Greenpeace ship sets sail on ocean plastic expedition around Scotland

Publication date: 5th May 2017

Today, Greenpeace’s ship the Beluga II sets sail on a two-month scientific voyage around Scotland’s coastlines, investigating the impact of ocean plastic pollution on some of the UK’s most beautiful landscapes and iconic wildlife.

With studies showing that 90% of seabirds have ingested plastic, scientists and campaigners aboard the vessel will explore the front line of plastic pollution, from gannets and razorbills on the Bass Rock, to basking sharks in the Hebrides and seabird colonies on the Shiant Isles.

LAUNCH EVENT: 6-8pm, Friday 5 May, Custom House Leith (map) – featuring speakers from Greenpeace UK, Scottish Seabird Centre, Marine Conservation Society and former environment secretary Richard Lochhead MSP. See notes for full details.

Throughout May and June, the crew and scientists from Greenpeace’s Research Laboratories, based at Exeter University, will be aboard the Beluga II to carry out sea surface sampling for microplastics, survey remote beaches for pollution and investigate seabird nests for plastic during hatching season.

The expedition will take in sites of stunning beauty and biodiversity, including the Bass Rock, Gunna Sound, Mull, Rùm, Eigg, Skye, and the Shiant Isles in the Outer Hebrides. Along the way Greenpeace will work in collaboration with organisations such as the Scottish Seabird Centre, the Marine Conservation Society and others.

Ariana Densham, oceans campaigner at Greenpeace UK, said:

“With 12 million tonnes of plastic ending up in our oceans every year, there’s never been a more important time for us to understand the impact of plastic pollution on our most loved wildlife. We’re thrilled to be working with some brilliant organisations as we tour some of the most breathtaking locations in Scotland, and the research which we will be doing – from sampling wildlife feeding waters for microplastics to beach surveys and documenting plastic pollution in seabird nests – will add to the growing body of knowledge on ocean plastic pollution.

“It cannot be right that our beaches, seas and the stunning wildlife they are home to should become the final dumping ground for throwaway plastic, like bottles, bags and other packaging. With 16 million plastic bottles being dumped every day in the UK alone, we need serious action from major soft drinks companies like Coca-Cola in reducing their plastic footprint, and we need to see Government action on introducing bottle deposit schemes, to reduce the amount of plastic ending up in our environment.”

Tom Brock OBE, Chief Executive of the Scottish Seabird Centre, added:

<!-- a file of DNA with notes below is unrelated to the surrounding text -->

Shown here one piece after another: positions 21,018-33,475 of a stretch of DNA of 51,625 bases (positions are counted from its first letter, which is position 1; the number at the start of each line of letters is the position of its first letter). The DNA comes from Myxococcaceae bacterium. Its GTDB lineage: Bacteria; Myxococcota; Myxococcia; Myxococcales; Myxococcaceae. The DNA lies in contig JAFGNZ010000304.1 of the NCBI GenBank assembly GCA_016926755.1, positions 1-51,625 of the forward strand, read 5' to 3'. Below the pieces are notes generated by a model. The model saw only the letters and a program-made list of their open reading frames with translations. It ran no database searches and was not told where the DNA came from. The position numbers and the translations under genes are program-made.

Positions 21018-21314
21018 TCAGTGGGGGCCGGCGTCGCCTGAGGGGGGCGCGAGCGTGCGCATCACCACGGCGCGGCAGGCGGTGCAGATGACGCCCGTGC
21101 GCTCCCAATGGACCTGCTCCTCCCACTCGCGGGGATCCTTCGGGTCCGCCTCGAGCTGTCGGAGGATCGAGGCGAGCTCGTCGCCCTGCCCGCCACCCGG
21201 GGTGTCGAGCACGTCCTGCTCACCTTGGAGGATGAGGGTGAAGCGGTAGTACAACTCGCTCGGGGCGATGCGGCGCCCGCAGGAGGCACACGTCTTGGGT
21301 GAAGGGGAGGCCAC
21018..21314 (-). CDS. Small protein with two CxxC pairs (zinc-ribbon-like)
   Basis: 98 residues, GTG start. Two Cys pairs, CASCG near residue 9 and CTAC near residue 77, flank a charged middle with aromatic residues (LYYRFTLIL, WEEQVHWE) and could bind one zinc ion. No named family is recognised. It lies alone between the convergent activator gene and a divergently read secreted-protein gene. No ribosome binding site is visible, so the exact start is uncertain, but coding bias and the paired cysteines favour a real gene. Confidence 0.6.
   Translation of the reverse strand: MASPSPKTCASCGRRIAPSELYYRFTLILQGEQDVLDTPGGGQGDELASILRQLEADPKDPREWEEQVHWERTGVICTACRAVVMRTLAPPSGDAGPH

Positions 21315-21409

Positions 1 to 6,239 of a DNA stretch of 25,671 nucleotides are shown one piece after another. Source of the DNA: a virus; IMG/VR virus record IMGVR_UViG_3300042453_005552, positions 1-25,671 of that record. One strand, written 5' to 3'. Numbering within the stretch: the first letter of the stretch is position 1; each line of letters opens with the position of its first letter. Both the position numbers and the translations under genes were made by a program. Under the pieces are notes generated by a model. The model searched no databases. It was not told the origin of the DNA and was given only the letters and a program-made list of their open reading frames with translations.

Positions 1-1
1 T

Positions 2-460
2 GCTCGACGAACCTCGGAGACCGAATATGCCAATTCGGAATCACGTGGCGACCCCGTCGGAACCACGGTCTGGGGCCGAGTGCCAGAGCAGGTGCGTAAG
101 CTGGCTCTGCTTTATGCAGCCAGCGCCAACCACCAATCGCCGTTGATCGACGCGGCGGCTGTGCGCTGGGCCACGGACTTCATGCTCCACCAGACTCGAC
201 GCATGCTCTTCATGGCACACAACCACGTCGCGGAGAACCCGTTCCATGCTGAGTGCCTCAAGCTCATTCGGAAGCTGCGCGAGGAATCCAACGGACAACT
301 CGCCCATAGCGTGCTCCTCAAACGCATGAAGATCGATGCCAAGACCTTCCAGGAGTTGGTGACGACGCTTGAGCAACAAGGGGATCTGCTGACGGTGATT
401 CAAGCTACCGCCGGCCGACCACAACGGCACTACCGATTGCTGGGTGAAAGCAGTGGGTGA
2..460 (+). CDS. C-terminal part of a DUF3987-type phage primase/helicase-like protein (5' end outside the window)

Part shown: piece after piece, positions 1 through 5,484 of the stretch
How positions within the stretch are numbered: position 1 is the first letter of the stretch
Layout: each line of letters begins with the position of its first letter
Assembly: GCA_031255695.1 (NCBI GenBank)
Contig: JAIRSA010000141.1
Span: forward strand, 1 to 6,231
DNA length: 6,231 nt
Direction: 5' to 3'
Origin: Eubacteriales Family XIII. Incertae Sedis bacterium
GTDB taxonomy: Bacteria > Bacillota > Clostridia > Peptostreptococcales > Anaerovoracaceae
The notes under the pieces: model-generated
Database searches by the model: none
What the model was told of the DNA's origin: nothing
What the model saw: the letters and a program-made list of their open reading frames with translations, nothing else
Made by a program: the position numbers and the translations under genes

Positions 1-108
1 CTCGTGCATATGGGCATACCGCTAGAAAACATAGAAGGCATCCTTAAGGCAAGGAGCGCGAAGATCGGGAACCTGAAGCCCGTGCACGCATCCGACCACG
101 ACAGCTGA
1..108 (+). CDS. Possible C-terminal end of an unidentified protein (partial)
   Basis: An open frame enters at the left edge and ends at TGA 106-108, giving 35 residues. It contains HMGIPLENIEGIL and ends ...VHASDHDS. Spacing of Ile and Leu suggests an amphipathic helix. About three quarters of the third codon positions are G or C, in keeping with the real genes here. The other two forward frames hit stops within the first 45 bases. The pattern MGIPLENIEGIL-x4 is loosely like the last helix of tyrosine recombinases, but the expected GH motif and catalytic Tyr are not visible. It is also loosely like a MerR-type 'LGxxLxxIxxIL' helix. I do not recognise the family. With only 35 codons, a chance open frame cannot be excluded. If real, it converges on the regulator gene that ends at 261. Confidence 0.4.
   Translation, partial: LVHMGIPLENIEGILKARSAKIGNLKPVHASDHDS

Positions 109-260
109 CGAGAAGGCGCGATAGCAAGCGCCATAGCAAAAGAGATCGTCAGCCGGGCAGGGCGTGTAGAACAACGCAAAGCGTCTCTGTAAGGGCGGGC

“As the world’s largest northern gannet colony, the Bass Rock is of international significance and the ideal starting location for this vital research and environmental campaign by Greenpeace.

“Controlling our interactive live cameras on the Bass Rock from our Discovery Centre, we often see plastics in the nests of gannets and other seabirds. It is essential that action is taken to minimise marine litter and to better understand the impacts to our seas and wildlife. This Greenpeace expedition will help to highlight this threat to Scotland’s outstanding marine environment and wildlife, and reinforce the need for change.”

Catherine Gemmell, Scotland Conservation Officer at the Marine Conservation Society, said:

“We’re really pleased to see Greenpeace taking the message out about marine plastic to communities around Scotland, and we’re looking forward to joining their boat team at every opportunity we get. Our beach litter surveys show that we’re facing a rising tide of rubbish on Scottish shores, and we urgently need to act now to reduce it.”

The first stop on the tour will be on and around the Bass Rock, with water sampling for microplastics in the area and documentation of plastic pollution in nests. Photo and video will be available by Thursday 11 May.




Notes for editors

Expedition launch event details:

Time: 6-8pm, Friday 5 May (includes talks and drinks reception)

Location: Custom House Leith, 65-67 Commercial Street, Edinburgh, EH6 6LH (map)


  • John Sauven, Executive Director of Greenpeace UK
  • Richard Lochhead MSP, former Cabinet Secretary for Rural Affairs, Food and Environment
  • Tom Brock, Chief Executive of the Scottish Seabird Centre
  • Catherine Gemmell, Scotland Conservation Officer, Marine Conservation Society

No registration is required for the event, however if you are attending and would like to arrange interviews with speakers then please email

For images of the Beluga II, see:

For general images of ocean plastic pollution, see:

For more information on the tour, interviews and comments, contact:

Luke Massey, Press & Communications Officer at Greenpeace UK,, 07973 873 155